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I work with computers and digital video a lot,
which means that I think of color in terms of light,
in terms of amounts of red, green and blue.
Someone who works with print might think of color
in terms of combining inks, cyan, magenta, yellow and black.
A physicist might think in terms of the frequencies
and wavelengths of the light,
but there is a very different way to look at it,
through the chemistry and compounds that make up colors.
Inside those buildings, the Harvard Art Museums,
is the Forbes Pigment Collection.
- The pigment collection was put together
by Edward Forbes, who was the second director of the museum.
He had been buying works of art
and in doing so he discovered that the dealers in Italy
were seeing American collectors as something of a mark.
What he decided is that if you understand what a work of art is made of,
what the original materials were that an artist used,
then you can tell original from restoration, original from fake.
And so what he did was start buying pigments
to use as standards for the analysis of works of art.
Knowing that it was visible to the public meant that I needed to make some sense
of what we have as a collection.
So what I did was take a color wheel, open it out, have yellow in the centre
and we go along one way to blue, along the other way to red,
and purple at each end.
So we have unique colors along the top,
we have duplicates of those colors,
which are chemical duplicates, but not actual color duplicates
and then underneath on the bottom shelf we have
the raw material that makes up the colors above.
In effect, what we have are the materials that make up paint next to each other
and then if people look at the galleries below,
they can actually see what artists can do with these raw materials.
If you think about iron oxide for example, hematite, but as it forms in the earth,
those slight additions that the earth adds into the hematite deposits
allow it to look slightly different,
so we have 60 different samples of hematite.
Each of those is a slightly different shade from the other.
These pigments are not used for restoration.
We use them only as standards for analyzing samples from works of art.
By analyzing the materials, we can understand
the thinking process and if the artist is no longer alive,
it's really the closest way to having an interview with the artist.
It's also great for teaching.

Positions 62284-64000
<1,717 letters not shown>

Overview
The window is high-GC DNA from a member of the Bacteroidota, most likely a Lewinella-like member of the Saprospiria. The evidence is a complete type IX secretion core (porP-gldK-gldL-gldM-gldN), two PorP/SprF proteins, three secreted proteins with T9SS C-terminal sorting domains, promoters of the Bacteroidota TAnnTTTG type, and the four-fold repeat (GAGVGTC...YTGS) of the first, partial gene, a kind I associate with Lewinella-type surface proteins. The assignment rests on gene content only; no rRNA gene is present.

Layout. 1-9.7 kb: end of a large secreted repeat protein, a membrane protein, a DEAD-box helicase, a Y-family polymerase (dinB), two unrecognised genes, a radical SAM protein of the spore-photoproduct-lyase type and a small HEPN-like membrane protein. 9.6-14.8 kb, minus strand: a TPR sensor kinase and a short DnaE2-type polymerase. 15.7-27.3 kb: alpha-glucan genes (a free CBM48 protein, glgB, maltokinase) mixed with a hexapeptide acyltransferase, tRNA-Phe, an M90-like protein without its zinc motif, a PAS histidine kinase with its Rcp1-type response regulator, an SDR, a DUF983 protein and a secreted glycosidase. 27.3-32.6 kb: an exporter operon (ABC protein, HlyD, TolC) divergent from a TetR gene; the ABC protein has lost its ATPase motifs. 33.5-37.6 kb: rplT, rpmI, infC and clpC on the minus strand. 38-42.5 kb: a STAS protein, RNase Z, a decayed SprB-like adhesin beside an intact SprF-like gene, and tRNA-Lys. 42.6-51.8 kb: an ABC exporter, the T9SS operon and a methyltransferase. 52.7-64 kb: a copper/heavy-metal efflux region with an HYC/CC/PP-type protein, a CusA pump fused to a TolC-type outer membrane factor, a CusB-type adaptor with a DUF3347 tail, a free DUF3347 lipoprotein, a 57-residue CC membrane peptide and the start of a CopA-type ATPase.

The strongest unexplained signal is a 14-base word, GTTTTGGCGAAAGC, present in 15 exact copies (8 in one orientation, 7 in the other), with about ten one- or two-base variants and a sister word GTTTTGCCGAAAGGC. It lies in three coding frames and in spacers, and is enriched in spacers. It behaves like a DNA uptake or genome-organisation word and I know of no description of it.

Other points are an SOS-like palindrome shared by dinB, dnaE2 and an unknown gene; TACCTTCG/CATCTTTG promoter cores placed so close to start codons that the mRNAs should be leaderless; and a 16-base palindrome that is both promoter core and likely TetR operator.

We can show the students how pigments change.
They not just fade, but some pigments darken.
It's like Vaseline, but 80 years old.
It doesn't last forever.
Vermillion, red lead will turn black on exposure to light.
You can see how it started.
And then other pigments like eosin, which Van Gogh used a lot,
will fade and give an entirely different impression
of what the painting was to what it looks like now.
And so for security, we don't have the public in here.
Some of the pigments are toxic, so we don't want people touching them,
playing with them.
So pigments are made of mercury,
they're made of cadmium, arsenic and so on.
The oldest white pigment is lead white.
It's made by taking lead metal, putting it into a container with vinegar.
That container is buried in cow dung,
so out of manure you get the most pure beautiful white pigment.
That's been around for hundreds and hundreds of years.
People used it as makeup.
Lead white is toxic in the way that lead is toxic.
We have mummy brown.
It has been used probably since the 17th century
and it's made up of Egyptian mummies that have been ground up into pigment.
Indian yellow is an interesting pigment.
It's made by feeding cows mango leaves only
and collecting the urine and drying the urine.
What you see on the screen depends on the limitations
of what the computer screen can depict.
So videoing them, putting them into the digital format,
doesn't replicate the color.
There is innovation and people are developing new ways to depict colors.
So for example, Mas Subramanian developed a blue pigment called YInMn Blue.
He discovered it by accident.
It's very stable and it's the first inorganic blue pigment that's been invented
for a couple of hundred years.
There's been a new black that's come onto the market,
which is Vantablack, which stands for Vertically Arranged Nano-Tube Arrays.
What you have is a forest of very tiny tubes and light will go into that.
It will bounce around inside the tubes and then get issued as heat.
It's a beautiful velvety looking surface that doesn't bounce any light back.
Chemists produce more and more pigments every year
and I think that we're going to see pigments depicting colors
that we never thought were possible.
Every day somebody is coming in here,
taking a pigment out and using it as a reference.
This was beautifully arranged when I installed it.
It took me like four months of lining everything up
and it's all a little higgledy-piggledy now,
so you can tell that we use it all the time.
It's not an historic artifact,
it's something that we rely on to do our work properly.
- My thanks to everyone at the Harvard Art Museums.
Pull down the description for more about them
and more about the pigment collection.